Research Interests: My research program broadly examines how social media can benefit or harm users and prosocial movements. I am interested in how cues related to the source of prosocial content can affect audience perceptions of source motives and authenticity, as well as its influence on subsequent behavior and attitudes. To date, my work is primarily situated in the online body positivity movement.
Dissertation title: Post to be an ally: An affordance-based approach to exploring the effects of participation in online prosocial movements
Advisor: Dr. David DeAndrea
Research Interests: My research focuses on the impact of the information and social environment on factual beliefs, attitudes, and behavior. Specifically, I examine how the offline news environment, social interactions, and use of social media impact individuals' beliefs about contested facts in politics. In my dissertation, I investigate how network closure--a characteristic of network structure--can lead individuals to believe in and share (mis)information from others by engendering greater trust in them. Methodologically, I combine various quantitative and computational methods in my work to provide compelling evidence.
Dissertation title: In people we trust: The effect of trust and network closure on factual beliefs and (mis)information sharing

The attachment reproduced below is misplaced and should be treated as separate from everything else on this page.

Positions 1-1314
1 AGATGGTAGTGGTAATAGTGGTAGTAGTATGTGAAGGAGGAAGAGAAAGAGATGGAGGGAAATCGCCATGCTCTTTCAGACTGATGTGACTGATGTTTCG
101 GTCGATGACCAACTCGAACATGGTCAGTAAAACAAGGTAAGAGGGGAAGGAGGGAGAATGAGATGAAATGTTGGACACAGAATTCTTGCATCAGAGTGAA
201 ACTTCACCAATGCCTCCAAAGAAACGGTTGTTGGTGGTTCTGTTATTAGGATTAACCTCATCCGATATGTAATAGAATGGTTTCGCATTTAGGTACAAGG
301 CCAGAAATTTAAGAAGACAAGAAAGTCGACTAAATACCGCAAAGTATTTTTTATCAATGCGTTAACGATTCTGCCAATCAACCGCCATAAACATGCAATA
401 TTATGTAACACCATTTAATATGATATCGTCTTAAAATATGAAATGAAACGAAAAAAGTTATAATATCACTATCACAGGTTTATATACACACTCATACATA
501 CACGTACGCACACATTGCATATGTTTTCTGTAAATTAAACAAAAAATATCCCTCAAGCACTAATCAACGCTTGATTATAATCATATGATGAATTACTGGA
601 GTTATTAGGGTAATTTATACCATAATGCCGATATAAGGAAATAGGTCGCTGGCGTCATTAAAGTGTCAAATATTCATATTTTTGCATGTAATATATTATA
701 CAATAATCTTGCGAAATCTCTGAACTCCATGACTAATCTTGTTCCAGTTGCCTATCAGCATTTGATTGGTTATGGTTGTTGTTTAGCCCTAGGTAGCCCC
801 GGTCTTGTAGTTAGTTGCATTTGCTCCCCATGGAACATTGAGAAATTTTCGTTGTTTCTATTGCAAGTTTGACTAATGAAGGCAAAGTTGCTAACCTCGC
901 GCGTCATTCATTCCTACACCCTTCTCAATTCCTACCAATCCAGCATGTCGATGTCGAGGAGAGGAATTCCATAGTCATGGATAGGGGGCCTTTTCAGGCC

Research Interests: I am studying the potential for political storytelling - and particularly for narratives of personal experience - to facilitate inclusive political communication and interpersonal deliberation. My work is rooted in a "deliberation 2.0" framework for deliberative democracy, which envisions a place in deliberation for narratives, testimony, greeting, and pathos in addition to more canonical forms of political argumentation. In my dissertation, I investigate the ways in and the ends to which stories are deployed in small-group deliberation, with a focus on argument, conflict, identity negotiation, and the framing of political issues.
Advisor: Dr. William "Chip" Eveland
Research Interests: In my research, I take an information processing approach to communication phenomena by focusing on the critical role of attention in today's complex media environment. I examine how the content and delivery of messages impact people's processing capacity, allocation of attention, and use of message information in their decision-making. Additionally, I explore measurement in these areas by examining the differences between individuals' subjective and objective processing experiences.
Dissertation title: The Impact of Load on Attention to Complex Messages
Advisor: Dr. Hillary Shulman
Research Interests: My research program examines how people engage with communication technologies by drawing on theoretical perspectives tied to mobility and identity. My first area of work explicates the role of mobility in communication, which affords opportunities to connect with – but also disconnect from – others anyplace and anytime. In this area, I leverage computational spatial methods to understand how spatial and temporal patterns underlie the usage of communication technologies. My second area of work focuses on identity, considering how mobile technologies can become integral to core aspects of the self. Taken together, I argue that how we move (mobility) and who we are (identity) are key to understanding how communication technologies are interwoven with everyday life.
Dissertation title: (Dis)assembling the person, the device, and the context: A theoretical model of the mobile connection
Advisor: Dr. Joseph Bayer